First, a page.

Teacher Evaluations: Too Much Change Too Fast?
The National Council on Teacher Quality has a new report out today, tracking teacher evaluation models and reform across the country. (For the full report you can go to the NCTQ web site.)
What is remarkable to me, as evidenced by the report’s findings, is just how fast this train is moving.
Two years ago, annual teacher evaluations were mandatory in just 15 states. Today, that number stands at 24 states and the District of Columbia. Additionally, those evaluations “including not just some attention to student learning, but objective evidence of student learning in the form of student growth and/or value-added data,” according to the NCTQ report.
I was surprised to learn from the report that both Indiana and Tennessee make it clear that a poor evaluation is grounds for dismissal. But neither state has specific policies as to how those low-scoring teachers will be helped to improve their performance. To not give teachers a chance to improve — or provide any support for them to do so — doesn’t seem fair.
There was something else in the report that jumped out at me, and that was the section dealing with the question of categorization. How many levels should there be for teacher performance? Is “effective” and “ineffective” enough? Should there also be ratings for “partially effective” or “highly effective”?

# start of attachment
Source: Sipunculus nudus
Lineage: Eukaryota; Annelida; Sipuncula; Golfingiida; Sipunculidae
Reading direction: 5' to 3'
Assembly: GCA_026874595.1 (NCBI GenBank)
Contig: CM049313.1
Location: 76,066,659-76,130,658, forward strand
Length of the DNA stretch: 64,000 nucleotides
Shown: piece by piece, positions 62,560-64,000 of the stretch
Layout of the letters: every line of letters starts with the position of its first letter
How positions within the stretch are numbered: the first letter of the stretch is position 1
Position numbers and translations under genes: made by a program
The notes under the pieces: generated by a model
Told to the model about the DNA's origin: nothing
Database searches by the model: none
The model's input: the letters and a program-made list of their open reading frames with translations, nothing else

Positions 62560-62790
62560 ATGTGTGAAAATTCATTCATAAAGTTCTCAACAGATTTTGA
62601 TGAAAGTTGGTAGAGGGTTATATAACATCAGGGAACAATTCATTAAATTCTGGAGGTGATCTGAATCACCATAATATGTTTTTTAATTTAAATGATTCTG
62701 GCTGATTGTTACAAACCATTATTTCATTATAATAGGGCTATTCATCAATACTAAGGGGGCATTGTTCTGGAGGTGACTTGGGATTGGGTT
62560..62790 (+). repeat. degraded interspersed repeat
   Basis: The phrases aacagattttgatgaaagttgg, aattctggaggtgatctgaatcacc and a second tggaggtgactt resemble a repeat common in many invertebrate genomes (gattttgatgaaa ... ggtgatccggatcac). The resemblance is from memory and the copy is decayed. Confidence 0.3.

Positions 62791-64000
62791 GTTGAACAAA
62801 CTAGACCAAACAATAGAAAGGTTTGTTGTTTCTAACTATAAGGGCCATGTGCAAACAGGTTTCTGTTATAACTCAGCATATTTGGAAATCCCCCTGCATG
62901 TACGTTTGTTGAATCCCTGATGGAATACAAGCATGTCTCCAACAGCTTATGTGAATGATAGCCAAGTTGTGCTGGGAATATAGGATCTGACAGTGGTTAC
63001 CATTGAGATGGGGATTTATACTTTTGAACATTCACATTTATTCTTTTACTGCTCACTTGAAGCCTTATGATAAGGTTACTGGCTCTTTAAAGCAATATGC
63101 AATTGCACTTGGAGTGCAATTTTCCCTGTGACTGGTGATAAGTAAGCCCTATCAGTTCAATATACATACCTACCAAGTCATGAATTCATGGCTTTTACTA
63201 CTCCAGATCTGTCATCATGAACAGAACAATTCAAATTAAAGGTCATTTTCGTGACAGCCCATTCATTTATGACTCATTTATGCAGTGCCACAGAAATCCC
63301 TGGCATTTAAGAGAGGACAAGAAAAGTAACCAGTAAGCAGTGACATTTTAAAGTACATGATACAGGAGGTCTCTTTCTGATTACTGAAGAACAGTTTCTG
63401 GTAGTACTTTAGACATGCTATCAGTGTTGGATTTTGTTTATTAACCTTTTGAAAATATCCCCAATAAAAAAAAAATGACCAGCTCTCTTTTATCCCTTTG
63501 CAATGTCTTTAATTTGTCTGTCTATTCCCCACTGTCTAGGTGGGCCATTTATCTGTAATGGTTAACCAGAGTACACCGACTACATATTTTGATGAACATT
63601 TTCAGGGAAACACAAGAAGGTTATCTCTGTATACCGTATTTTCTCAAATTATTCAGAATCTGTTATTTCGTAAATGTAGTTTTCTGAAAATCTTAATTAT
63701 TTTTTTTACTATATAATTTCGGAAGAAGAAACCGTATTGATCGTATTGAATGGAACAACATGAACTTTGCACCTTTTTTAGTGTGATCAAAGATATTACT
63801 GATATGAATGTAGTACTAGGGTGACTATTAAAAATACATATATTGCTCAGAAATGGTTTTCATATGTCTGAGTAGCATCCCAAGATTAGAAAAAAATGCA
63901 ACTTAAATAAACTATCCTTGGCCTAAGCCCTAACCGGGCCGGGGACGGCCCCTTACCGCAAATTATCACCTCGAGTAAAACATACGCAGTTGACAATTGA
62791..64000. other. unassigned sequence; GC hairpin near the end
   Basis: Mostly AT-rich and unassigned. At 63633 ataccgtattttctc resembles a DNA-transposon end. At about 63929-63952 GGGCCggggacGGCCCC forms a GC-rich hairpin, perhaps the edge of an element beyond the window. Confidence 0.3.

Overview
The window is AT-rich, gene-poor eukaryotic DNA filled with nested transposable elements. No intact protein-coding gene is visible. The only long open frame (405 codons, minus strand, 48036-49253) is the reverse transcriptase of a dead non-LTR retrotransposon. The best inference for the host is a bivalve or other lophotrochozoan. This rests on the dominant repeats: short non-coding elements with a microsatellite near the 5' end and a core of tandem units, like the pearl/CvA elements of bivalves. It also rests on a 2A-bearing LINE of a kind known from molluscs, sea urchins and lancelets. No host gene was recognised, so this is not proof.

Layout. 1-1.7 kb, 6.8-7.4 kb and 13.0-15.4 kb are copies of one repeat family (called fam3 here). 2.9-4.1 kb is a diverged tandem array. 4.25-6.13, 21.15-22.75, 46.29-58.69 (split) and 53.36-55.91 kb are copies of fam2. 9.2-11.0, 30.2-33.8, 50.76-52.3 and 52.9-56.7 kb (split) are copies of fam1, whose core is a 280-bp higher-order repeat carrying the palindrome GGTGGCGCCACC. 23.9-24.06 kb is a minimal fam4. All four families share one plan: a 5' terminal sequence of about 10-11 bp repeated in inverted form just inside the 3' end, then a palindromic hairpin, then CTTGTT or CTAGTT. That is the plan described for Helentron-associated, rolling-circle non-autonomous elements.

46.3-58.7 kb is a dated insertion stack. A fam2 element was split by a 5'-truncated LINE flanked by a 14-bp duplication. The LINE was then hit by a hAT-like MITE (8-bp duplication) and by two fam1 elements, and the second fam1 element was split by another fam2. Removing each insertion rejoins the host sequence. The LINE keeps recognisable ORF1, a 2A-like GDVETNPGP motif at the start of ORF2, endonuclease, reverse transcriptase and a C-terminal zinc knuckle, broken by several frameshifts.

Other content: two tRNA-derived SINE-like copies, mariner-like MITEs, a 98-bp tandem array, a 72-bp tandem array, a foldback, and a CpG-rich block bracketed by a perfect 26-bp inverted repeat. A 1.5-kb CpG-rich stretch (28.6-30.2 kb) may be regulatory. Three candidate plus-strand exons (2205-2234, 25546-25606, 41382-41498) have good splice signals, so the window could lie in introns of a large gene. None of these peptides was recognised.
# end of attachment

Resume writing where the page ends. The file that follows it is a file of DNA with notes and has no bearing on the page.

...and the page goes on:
The NCTQ report concludes that there isn’t yet a “best” answer to this question. However, the report argues that the wrong answer might well be “three.”
With three categories to choose from, evaluators might be tempted to lump many teachers into the middle — or average — and avoid actually making discriminating judgments on their performance. This is something I hadn’t considered as a possibility, and I think NCTQ makes a strong argument here.
There are some aspects to this debate that still have to play out. How will the push toward evaluations affect the teachers themselves? Will it result in a measurable improvement in student achievement? The answers to these questions might take more time than some policymakers — and the public — are willing to commit.
Here’s another aspect of the debate that I’ve been thinking about
this week: Given that numerous studies have validated that the
quality of classroom instruction is one of the single biggest
factors in student achievement, it makes sense that the push for
evaluations started with the teachers. But how long until states
require similar evaluations of the principals?
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